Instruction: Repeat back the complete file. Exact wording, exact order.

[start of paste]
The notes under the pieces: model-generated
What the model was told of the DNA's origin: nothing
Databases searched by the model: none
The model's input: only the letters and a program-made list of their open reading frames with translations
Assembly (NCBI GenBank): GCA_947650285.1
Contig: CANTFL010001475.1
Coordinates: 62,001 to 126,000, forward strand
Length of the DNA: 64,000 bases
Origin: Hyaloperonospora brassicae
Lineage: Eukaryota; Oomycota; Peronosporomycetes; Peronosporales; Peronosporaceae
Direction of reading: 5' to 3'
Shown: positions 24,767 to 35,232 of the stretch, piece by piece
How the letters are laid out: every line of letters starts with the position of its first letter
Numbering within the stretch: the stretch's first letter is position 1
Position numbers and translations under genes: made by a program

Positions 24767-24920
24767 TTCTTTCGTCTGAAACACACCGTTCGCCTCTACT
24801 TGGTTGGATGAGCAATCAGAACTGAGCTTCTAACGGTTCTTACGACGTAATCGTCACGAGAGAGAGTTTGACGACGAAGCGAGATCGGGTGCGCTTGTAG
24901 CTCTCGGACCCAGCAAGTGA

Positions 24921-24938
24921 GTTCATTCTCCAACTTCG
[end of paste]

The notes under the pieces: model-generated
What the model was told of the DNA's origin: nothing
Databases searched by the model: none
The model's input: only the letters and a program-made list of their open reading frames with translations
Assembly (NCBI GenBank): GCA_947650285.1
Contig: CANTFL010001475.1
Coordinates: 62,001 to 126,000, forward strand
Length of the DNA: 64,000 bases
Origin: Hyaloperonospora brassicae
Lineage: Eukaryota; Oomycota; Peronosporomycetes; Peronosporales; Peronosporaceae
Direction of reading: 5' to 3'
Shown: positions 24,767 to 35,232 of the stretch, piece by piece
How the letters are laid out: every line of letters starts with the position of its first letter
Numbering within the stretch: the stretch's first letter is position 1
Position numbers and translations under genes: made by a program

Positions 24767-24920
24767 TTCTTTCGTCTGAAACACACCGTTCGCCTCTACT
24801 TGGTTGGATGAGCAATCAGAACTGAGCTTCTAACGGTTCTTACGACGTAATCGTCACGAGAGAGAGTTTGACGACGAAGCGAGATCGGGTGCGCTTGTAG
24901 CTCTCGGACCCAGCAAGTGA

Positions 24921-24938
24921 GTTCATTCTCCAACTTCG